Although automatic transmissions on 2-wheelers is commonplace on modern scooters, the motorcycle industry has been dipping their toes in the auto-waters for quite some time. Honda first attempted this concept with the Honda CB750A, which was semi-auto in nature, and then finally followed it up with the Honda Hawk CB400 Hondamatic…
This parallel twin also offered the semi-auto function, the rider manually shifting between neutral, low and high gears. The original Honda Hawk 400T, it’s more popular brother, was the full manual version. The goal of Honda, in offering an automatic motorcycle, was to appeal to a larger consumer base, looking for better fuel economy, but without the “hassles” of typical bike riding. Sadly, they seemed to have missed the mark, with an engine that did not offer great MPG, and lack of oomph that detracted from the thrill of riding.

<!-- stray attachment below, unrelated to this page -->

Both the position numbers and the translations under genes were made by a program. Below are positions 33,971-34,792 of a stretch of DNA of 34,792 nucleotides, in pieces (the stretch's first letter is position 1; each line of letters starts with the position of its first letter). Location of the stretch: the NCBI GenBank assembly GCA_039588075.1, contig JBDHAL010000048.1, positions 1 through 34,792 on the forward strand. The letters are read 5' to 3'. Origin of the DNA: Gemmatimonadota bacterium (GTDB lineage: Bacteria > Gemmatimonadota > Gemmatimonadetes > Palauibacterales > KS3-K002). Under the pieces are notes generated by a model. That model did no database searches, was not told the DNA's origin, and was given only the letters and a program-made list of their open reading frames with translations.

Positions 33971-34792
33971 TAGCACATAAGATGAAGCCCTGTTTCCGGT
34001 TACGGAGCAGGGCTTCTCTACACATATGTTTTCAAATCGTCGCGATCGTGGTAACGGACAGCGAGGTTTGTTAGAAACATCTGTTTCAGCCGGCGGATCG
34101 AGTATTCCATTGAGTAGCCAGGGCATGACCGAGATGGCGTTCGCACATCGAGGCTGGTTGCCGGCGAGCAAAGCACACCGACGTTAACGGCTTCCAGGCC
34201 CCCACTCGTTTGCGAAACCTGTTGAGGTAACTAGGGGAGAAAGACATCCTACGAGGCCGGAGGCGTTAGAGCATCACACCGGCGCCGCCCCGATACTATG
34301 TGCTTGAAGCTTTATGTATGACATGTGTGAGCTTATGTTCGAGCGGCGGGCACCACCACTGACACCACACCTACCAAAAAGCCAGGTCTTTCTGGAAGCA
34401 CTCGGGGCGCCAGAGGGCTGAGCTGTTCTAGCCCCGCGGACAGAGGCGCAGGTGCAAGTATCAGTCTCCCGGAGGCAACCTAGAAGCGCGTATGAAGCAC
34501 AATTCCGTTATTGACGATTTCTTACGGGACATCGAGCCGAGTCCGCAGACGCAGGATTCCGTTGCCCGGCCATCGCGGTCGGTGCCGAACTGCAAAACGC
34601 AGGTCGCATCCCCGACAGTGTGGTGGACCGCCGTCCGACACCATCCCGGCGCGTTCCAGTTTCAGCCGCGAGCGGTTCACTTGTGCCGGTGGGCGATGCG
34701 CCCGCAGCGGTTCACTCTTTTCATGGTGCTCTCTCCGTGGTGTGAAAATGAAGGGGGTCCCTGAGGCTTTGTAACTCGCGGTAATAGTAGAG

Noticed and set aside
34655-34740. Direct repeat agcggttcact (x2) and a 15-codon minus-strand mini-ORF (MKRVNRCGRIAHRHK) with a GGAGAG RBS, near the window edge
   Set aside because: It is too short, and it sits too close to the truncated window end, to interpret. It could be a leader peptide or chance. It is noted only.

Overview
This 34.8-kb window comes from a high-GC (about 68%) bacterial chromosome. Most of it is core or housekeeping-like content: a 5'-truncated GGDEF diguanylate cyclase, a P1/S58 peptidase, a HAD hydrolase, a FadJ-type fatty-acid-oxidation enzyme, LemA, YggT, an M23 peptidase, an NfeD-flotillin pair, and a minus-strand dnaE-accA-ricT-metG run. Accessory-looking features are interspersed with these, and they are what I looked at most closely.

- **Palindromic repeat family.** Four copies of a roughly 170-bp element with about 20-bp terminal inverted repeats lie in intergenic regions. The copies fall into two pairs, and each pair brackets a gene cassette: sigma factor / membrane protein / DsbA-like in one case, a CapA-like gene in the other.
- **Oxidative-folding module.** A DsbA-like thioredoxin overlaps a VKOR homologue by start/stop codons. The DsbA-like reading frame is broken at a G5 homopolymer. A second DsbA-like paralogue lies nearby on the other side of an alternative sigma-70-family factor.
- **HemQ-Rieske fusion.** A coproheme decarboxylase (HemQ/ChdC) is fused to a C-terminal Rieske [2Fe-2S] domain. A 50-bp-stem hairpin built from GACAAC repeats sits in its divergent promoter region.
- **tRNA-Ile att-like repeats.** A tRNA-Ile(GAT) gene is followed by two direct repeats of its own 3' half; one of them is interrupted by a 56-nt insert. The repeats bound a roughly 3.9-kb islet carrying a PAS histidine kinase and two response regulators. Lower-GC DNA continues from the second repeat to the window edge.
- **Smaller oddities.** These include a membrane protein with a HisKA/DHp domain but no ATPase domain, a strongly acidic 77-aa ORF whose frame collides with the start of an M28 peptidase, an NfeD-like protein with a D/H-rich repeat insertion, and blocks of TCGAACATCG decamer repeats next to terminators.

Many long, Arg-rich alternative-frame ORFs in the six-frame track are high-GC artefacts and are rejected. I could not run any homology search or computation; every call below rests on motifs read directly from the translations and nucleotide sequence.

This near-pristine example of the Honda Hawk CB400 has spotted in Williamsburg several times, but I never got a good picture of it. Now it’s been parked on my block several times, and here is is, in all it’s glory. I especially like the hard panniers, giving the impression this bad-boy is ready for long distance travel. I fear the mere 395cc engine would not make for the best traveling partner, and the auto transmission would leave the thrill back home.
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